This past November the TSA introduced screening procedures that many Americans—liberals and conservatives alike—deemed intrusive, random and demeaning. But for decades urban police forces have regularly employed race-based traffic stops and pedestrian stop-and-frisks in African-American communities. These policing practices have done little to make neighborhoods safer, but they have contributed to massive incarceration rates for black men. Justifying their racially punitive behavior as a reasonable response to potential crime, police forces have acted largely with the consent of white Americans, some of whom later decried the TSA’s new procedures. Perhaps, for a moment, they felt the stinging humiliation that routinely accompanies black life.

Few events more clearly demonstrated the blackening of America than the standoff in Wisconsin. Like the nineteenth-century leaders of Southern states who stripped black citizens of voting rights, public accommodation and civic associations, Wisconsin’s Republican majority dismantled the hard-won basic rights of Wisconsin workers. Like those Confederate leaders, the Wisconsin GOP used intimidation, threats and even the police against demonstrators and rival officials. As the saga unfolded, many Wisconsin citizens felt stunned that their once-secure rights might be eliminated. For a moment, perhaps, they glimpsed the experience of black men and women who watched the shadow of Jim Crow blot out the promises of emancipation.

The 1880s were also the decade when efforts to create corporate personhood were initiated by wealthy railroad barons. In a 2010 article, James and Tomilea Allison (psych professor at Indiana University and former mayor of Bloomington, respectively) traced how these corporate interests misrepresented past cases so that the Supreme Court eventually relied on nonexistent precedent to twist Fourteenth Amendment protections intended for newly freed slaves to instead offer shelter for profiteering corporations. More than a century later, these arguments were crucial to the Citizens United decision, which putatively endowed extraordinarily wealthy corporations with an “equal” right to electoral influence but in practice gave them breathtakingly unequal representation. Perhaps, as they are reduced to a fraction of a citizen, other Americans now catch a glimpse of what it means to be codified as only three-fifths of a person.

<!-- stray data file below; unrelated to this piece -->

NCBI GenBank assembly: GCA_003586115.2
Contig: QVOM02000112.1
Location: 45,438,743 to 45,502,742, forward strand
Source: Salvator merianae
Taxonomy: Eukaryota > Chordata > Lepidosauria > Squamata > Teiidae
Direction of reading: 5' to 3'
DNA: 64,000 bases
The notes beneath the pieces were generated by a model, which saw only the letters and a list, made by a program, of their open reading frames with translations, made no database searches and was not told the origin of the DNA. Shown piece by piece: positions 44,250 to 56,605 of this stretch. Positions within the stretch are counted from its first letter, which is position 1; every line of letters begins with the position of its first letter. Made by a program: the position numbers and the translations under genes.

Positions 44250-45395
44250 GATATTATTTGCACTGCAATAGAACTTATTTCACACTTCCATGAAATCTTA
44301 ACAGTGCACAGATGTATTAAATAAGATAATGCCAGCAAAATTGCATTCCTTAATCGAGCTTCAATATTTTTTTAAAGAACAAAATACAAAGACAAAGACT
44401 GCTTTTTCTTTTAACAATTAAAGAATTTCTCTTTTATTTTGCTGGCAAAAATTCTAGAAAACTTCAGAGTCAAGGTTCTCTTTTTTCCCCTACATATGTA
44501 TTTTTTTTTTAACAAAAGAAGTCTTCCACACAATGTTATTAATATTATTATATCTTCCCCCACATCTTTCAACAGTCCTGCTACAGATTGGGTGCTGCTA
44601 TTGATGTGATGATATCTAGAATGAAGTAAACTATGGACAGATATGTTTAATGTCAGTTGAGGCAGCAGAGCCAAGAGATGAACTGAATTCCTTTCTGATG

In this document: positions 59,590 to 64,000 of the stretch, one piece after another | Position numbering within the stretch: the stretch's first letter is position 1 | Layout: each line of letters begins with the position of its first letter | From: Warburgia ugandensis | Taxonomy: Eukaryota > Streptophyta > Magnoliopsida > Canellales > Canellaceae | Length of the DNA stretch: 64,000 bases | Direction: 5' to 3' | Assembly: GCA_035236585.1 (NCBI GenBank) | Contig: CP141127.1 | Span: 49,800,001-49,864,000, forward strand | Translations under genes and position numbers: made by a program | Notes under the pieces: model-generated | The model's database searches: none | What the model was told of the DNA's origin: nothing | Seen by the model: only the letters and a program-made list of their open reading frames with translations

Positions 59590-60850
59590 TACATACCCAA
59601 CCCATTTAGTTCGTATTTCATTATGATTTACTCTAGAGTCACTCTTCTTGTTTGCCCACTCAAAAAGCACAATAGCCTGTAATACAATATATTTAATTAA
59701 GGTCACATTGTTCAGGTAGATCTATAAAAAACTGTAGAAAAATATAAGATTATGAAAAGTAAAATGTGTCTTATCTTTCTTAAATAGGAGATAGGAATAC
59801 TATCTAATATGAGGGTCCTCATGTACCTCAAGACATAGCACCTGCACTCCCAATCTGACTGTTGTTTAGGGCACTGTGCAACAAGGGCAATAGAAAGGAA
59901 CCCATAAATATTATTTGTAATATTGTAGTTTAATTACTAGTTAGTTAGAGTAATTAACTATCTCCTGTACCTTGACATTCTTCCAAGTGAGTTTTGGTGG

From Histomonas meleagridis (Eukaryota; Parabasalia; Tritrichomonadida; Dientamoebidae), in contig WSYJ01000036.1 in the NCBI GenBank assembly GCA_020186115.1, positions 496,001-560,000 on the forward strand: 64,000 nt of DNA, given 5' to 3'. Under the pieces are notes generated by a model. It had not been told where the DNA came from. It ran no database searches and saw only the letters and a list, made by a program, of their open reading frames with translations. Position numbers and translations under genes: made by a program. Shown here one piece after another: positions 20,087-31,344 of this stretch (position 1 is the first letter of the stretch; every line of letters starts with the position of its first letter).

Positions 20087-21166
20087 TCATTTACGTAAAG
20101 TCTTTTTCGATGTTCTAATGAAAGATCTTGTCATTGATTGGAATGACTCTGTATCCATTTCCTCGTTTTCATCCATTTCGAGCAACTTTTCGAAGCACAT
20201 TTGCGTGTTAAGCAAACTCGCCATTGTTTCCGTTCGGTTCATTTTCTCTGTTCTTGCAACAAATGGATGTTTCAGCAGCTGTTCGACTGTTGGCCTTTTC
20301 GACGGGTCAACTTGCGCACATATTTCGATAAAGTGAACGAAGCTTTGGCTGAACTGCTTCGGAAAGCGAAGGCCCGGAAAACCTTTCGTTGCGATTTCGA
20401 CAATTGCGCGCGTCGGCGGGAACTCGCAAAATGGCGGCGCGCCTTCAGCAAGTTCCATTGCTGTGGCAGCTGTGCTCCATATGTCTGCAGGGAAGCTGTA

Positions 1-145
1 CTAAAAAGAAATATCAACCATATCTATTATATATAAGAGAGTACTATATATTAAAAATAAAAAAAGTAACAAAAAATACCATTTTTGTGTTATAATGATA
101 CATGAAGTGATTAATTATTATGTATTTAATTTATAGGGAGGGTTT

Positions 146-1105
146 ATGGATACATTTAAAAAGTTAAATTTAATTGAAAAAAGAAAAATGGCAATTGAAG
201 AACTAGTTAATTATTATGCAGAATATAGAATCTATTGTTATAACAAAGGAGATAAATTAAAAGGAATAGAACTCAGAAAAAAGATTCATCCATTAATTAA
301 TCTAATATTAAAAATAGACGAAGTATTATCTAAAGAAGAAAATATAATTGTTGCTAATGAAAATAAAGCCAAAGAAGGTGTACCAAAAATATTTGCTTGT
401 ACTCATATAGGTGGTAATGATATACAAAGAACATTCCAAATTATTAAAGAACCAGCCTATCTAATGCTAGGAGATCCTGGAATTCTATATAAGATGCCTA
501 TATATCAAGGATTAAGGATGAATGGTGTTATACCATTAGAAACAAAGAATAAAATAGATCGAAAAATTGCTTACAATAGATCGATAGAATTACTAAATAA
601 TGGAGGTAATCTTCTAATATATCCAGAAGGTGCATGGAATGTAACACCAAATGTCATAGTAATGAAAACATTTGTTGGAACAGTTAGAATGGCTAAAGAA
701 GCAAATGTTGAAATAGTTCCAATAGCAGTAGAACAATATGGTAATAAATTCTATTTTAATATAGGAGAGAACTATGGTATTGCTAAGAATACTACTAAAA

Today corporate greed, conservative ideology, manufactured right-wing populism and progressive complicity are making more and more Americans into, as Professor West might characterize them, “niggers.” Rather than try to escape the pain of experiencing some small familiarity with blackness, Americans could choose to learn from generations of African-Americans who resisted dehumanizing processes of domination and inequality. During the 2008 election Obama’s detractors tried to smear him by suggesting that “Hussein” was a terrorist’s moniker. As a demonstration of solidarity, thousands of Americans informally declared that they too would be known by the middle name Hussein. It was purely symbolic, but it rested on a belief in the power to change meaning by embracing rather than eschewing that which is labeled subordinate, alien, dangerous and shameful. By embracing our collective blackness, perhaps we can find the fortitude and creativity necessary to face the continuing erosion of our national social safety net in the face of a persistent economic crisis. – Melissa Harris-Perry

 

Your thoughts!!??  Please share…

Are We All Black Americans Now? | The Nation.


Losing Our Way


I have nothing more to add…

The U.S. has not just misplaced its priorities. When the most powerful country ever to inhabit the earth finds it so easy to plunge into the horror of warfare but almost impossible to find adequate work for its people or to properly educate its young, it has lost its way entirely.

Nearly 14 million Americans are jobless and the outlook for many of them is grim. Since there is just one job available for every five individuals looking for work, four of the five are out of luck. Instead of a land of opportunity, the U.S. is increasingly becoming a place of limited expectations. A college professor in Washington told me this week that graduates from his program were finding jobs, but they were not making very much money, certainly not enough to think about raising a family.

There is plenty of economic activity in the U.S., and plenty of wealth. But like greedy children, the folks at the top are seizing virtually all the marbles. Income and wealth inequality in the U.S. have reached stages that would make the third world blush. As the Economic Policy Institute has reported, the richest 10 percent of Americans received an unconscionable 100 percent of the average income growth in the years 2000 to 2007, the most recent extended period of economic expansion.

Americans behave as if this is somehow normal or acceptable. It shouldn’t be, and didn’t used to be. Through much of the post-World War II era, income distribution was far more equitable, with the top 10 percent of families accounting for just a third of average income growth, and the bottom 90 percent receiving two-thirds. That seems like ancient history now.

The current maldistribution of wealth is also scandalous. In 2009, the richest 5 percent claimed 63.5 percent of the nation’s wealth. The overwhelming majority, the bottom 80 percent, collectively held just 12.8 percent.

This inequality, in which an enormous segment of the population struggles while the fortunate few ride the gravy train, is a world-class recipe for social unrest. Downward mobility is an ever-shortening fuse leading to profound consequences.